Companion

I’m the mother of three boys, two of whom are young men and the youngest is quickly catching up. My role as a mother is changing all the time.

When my middle son was first diagnosed with Type 1 diabetes almost six years ago, much of my role as a parent revolved around counting carbs, trying to calculate the correct amount of insulin depending on the ratio for each meal and allowing normal food choices whilst attempting to have some awareness of foods which could cause spikes in blood glucose levels. It was my role to count and calculate, to monitor and often to worry. Trying to take the stress out of managing this condition for my son, fostering honesty and an open dialogue and accepting that perfection was not expected was how we rolled. I walked ahead of him, protecting him, sometimes acting as a buffer from those who did not understand. I was fearless and afraid of no one but it was exhausting too!

My son was diagnosed a week before his 13th birthday so diabetes has been a constant throughout his formative teenage years, years when his friends were free to experiment and explore. As parents we never once stopped him from doing anything that he wanted to do. Not once. He played multiple sports, had a part time job, learned to drive, went to school, travelled across Australia and to New Zealand for school and club sport, traversed the world for family holidays and had a very active social life.

This did not always lead to a beautiful in range line for his Blood Glucose Levels but it did produce a young man who knows he can do anything. We were judged harshly at one point for the way we did things but we felt empowered enough to walk away from that judgement and find people who better understood our son.

We were always there beside our boy and we were in it together. When he reached 18, we did not suddenly leave him to manage alone. In the lead up to his 18th and in the subsequent months we have had a ‘planned withdrawal’ and by that I mean planning with him to gradually hand over the responsibility of his diabetes. He also swapped the health care team he was with around the same time and that was such a positive step. If our son wanted us at his appointments with his diabetes educator or his endocrinologist then we were welcome. This worked well and a year later he attends appointments on his own but if he ever wants us there then we will go and are welcome.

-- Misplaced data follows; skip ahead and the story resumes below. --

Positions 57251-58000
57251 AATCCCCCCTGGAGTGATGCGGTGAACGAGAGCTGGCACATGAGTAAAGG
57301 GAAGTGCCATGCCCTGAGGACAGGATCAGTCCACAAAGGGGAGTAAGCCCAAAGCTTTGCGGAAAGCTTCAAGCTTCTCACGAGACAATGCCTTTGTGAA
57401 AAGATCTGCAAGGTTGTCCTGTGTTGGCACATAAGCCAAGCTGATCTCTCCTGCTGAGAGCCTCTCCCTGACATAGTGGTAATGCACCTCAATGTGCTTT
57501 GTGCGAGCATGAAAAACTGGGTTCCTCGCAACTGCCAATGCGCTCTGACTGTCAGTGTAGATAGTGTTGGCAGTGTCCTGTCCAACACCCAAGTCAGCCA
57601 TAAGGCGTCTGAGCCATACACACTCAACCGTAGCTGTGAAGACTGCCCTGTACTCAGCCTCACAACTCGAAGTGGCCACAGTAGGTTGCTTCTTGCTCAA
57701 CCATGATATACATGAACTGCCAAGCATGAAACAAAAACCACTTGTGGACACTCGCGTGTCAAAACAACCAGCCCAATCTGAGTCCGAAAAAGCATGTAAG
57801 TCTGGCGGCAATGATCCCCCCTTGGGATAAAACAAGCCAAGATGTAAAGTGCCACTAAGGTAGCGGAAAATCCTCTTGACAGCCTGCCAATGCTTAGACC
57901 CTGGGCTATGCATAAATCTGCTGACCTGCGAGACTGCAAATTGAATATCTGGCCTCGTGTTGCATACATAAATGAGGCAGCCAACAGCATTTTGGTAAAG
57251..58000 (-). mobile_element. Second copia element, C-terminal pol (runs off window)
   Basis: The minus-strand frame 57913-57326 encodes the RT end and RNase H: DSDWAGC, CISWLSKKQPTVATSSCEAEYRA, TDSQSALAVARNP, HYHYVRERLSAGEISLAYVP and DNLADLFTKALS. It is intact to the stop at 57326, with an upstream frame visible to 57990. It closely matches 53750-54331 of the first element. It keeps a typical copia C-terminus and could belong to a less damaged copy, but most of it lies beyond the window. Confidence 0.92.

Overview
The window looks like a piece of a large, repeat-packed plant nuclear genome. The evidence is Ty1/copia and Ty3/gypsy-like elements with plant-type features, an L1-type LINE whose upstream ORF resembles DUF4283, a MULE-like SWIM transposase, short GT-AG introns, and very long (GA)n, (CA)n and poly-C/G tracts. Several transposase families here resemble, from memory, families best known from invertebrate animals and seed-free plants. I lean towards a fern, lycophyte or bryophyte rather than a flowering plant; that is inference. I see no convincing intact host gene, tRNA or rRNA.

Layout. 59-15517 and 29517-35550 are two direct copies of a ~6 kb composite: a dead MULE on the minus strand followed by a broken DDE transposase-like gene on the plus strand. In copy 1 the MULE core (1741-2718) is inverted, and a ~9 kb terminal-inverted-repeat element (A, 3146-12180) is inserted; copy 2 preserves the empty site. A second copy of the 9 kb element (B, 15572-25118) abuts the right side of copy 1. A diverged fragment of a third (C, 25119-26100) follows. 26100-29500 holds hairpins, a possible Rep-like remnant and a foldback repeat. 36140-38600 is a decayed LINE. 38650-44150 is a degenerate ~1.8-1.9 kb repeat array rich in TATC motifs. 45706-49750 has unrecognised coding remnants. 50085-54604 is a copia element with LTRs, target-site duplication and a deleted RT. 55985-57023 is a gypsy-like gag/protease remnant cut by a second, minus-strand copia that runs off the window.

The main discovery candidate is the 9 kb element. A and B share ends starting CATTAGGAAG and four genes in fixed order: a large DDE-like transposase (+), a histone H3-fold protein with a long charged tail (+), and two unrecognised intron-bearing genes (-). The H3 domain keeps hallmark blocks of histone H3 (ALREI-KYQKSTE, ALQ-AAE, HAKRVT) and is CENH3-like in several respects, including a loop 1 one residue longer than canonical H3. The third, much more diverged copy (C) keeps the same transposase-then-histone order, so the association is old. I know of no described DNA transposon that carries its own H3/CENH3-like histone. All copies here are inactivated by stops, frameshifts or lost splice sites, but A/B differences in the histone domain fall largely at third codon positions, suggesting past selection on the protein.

Reading Leigh Sales’ amazing book ‘Another Ordinary Day’, really helped me to process what my role should be and seeing her speak in person at the Byron Writers Festival was a true fan girl moment for me. She spoke with quiet wisdom on how to help those around you who have had something awful happen in their lives. She talked about how we, as outsiders, can only accompany and these words stayed with me. I wish this book had been written when my boy was diagnosed. I feel sure I would have garnered strength from the stories of the people in the book and more importantly from their survival and resilience.

I love my family, I love bread and I love words! I teach languages in a high school so looking for just the right way to say something in English, French or Italian is how I spend my days. Nuance is everything!

Outside of work, I make sourdough. I’m passionate about it and slightly obsessed with keeping my starter going. The process of making it is quite complex, making me slow down and think as I go through each step. There is nothing quite like the moment of reveal when I take the lid off in the oven and see what is produced. Gifting loaves to friends and family never ceases to give me joy.

In class the week after the Byron Writers Festival, I was talking with a French class about the different words for friends in various languages : friend, pal, mate, chum, buddy etc and then we looked at the word ‘copain’ in French. The previous week my senior French class had shared a loaf of my sourdough with me in a lovely moment of connection. We often talked in French about what we had done on the weekend and my recount usually had the sourdough process in it somewhere. They challenged me to bring some in so I did, along with some Aussie unsalted butter and a jar of Bonne Maman Caramel Spread. Ah, the joy in their faces! As we ate, we talked about how the English word ‘companion’ was linked to ‘copain’ in French and how special the simple act of sharing bread was, marvelling at the magic that can occur when you mix flour and water.